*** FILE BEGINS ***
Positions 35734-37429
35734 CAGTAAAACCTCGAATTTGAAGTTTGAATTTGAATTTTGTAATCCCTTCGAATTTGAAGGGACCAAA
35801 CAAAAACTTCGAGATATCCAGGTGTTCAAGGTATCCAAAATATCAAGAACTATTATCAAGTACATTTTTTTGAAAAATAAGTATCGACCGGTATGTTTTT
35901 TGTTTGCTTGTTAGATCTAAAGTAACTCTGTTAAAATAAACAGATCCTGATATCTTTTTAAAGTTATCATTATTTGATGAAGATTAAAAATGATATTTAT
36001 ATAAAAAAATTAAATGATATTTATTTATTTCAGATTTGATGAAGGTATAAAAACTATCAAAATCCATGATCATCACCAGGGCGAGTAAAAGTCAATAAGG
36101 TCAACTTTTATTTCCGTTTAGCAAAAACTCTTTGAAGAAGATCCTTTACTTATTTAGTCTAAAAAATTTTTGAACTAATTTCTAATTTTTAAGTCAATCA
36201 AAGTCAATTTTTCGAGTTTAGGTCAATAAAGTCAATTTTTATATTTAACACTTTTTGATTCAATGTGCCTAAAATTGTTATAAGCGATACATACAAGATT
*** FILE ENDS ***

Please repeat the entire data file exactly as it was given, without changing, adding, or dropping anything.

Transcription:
Positions 35734-37429
35734 CAGTAAAACCTCGAATTTGAAGTTTGAATTTGAATTTTGTAATCCCTTCGAATTTGAAGGGACCAAA
35801 CAAAAACTTCGAGATATCCAGGTGTTCAAGGTATCCAAAATATCAAGAACTATTATCAAGTACATTTTTTTGAAAAATAAGTATCGACCGGTATGTTTTT
35901 TGTTTGCTTGTTAGATCTAAAGTAACTCTGTTAAAATAAACAGATCCTGATATCTTTTTAAAGTTATCATTATTTGATGAAGATTAAAAATGATATTTAT
36001 ATAAAAAAATTAAATGATATTTATTTATTTCAGATTTGATGAAGGTATAAAAACTATCAAAATCCATGATCATCACCAGGGCGAGTAAAAGTCAATAAGG
36101 TCAACTTTTATTTCCGTTTAGCAAAAACTCTTTGAAGAAGATCCTTTACTTATTTAGTCTAAAAAATTTTTGAACTAATTTCTAATTTTTAAGTCAATCA
36201 AAGTCAATTTTTCGAGTTTAGGTCAATAAAGTCAATTTTTATATTTAACACTTTTTGATTCAATGTGCCTAAAATTGTTATAAGCGATACATACAAGATT